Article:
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Managing Communication at Work with ADHD

Here’s what one ADHD adult wrote about managing her communication skills at work: 

I have a hard time communicating at work.  Most people don’t understand me.  I process information differently than most people do, I get bored with repetition.  I have trouble communicating even though I know what I want to say but when I begin speaking I get tongue tied and nothing comes out right.  I think it’s because I am so concerned about loosing focus and getting off subject…something I do all the time. How do you manage your ADHD at work?

My answer:

Many of my clients have this type of issue. The ADHD brain continues to process what is being said and so misinterpretations happen. You’ve actually mentioned one of the best ways to avoid that:

1) summarizing what you’ve heard. You might say: “so the decision is…, do I understand this correctly?” and you may want to check if it’s ok to discuss outside of the meeting.

2) don’t be shy to ask questions. A lot of my ADHD clients are afraid to ask any questions because they think it’s not normal to do that or that they’ll embarrass themselves or look stupid. Reality check! we all need to ask questions sometimes.

3) ask them to summarize what they understood of what you said: “I just want to make sure that I communicated effectively to you what I was trying to say. Could you recap what I just said, please”. Communication breakdowns don’t just happen to ADHDers, in fact, with the crazy busy life we lead today, many people find communication difficult. So it doesn’t sound “abnormal” to ask to summarize.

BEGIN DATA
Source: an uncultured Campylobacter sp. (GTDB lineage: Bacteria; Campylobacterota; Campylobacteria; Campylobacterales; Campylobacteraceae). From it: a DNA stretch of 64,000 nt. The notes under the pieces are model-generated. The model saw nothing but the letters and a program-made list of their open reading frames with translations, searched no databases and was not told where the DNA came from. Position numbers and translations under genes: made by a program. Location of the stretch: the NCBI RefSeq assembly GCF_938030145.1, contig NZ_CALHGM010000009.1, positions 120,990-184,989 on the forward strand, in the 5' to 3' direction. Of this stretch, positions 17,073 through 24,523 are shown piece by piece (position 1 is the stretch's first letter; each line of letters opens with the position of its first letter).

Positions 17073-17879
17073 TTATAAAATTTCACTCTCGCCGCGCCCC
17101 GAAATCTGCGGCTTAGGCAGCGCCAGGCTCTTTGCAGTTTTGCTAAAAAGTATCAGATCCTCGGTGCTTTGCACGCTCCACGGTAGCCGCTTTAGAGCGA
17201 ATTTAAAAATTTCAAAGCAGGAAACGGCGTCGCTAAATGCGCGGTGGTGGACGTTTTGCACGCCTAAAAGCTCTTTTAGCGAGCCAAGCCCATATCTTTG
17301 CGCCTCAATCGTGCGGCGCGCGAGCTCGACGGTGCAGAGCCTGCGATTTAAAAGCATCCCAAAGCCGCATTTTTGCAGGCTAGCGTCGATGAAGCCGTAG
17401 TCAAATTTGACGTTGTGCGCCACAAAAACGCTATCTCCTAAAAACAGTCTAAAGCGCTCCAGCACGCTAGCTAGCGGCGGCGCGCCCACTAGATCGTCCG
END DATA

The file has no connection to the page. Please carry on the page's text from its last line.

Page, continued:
Finally, if you don’t put yourself under stress to capture absolutely everything that is being said, you’ll be able to better relax when you speak to people and a relaxed brain is able to absorb information much better than when it’s under stress.

Tell me what you think? Are there other issues you have that you’d like addressed in this blog?

3 Comments
  1. Present your concerns just as you have preesnted them here. Let your psychiatrist know that you suspect ADHD, and that you would like to discuss it. If he/she is unwilling to consider the possibility, it is time to move on to a new psychiatrist.Best of luck,~M~

  2. Hi Linda,

    What about situations where you’re the one having to inform your teammates of things? I want to trust that my coworkers will already know the information and I’m trying to avoid a) spilling too much or b) coming off as condescending or patronising. I’ve been called out before for not listening. Help?

    • Hi Amy, for one things, if there is time to prepare how you’re going to communicate, take it. Formulate what you’re going to say, even write it down and speak it out loud to check if it makes sense to you.

      If the information is relatively simple to understand, you may not need to check for comprehension. However, if it’s complex or critical, put the onus on you and say something like: “I just want to make sure I communicated correctly because I know this information is complex/critical, can someone reiterate what you understood of what I said”. Or if there are next steps, you can ask for the person to recap the next steps based on what you just communicated.

      Hope this helps.

      You’re taking

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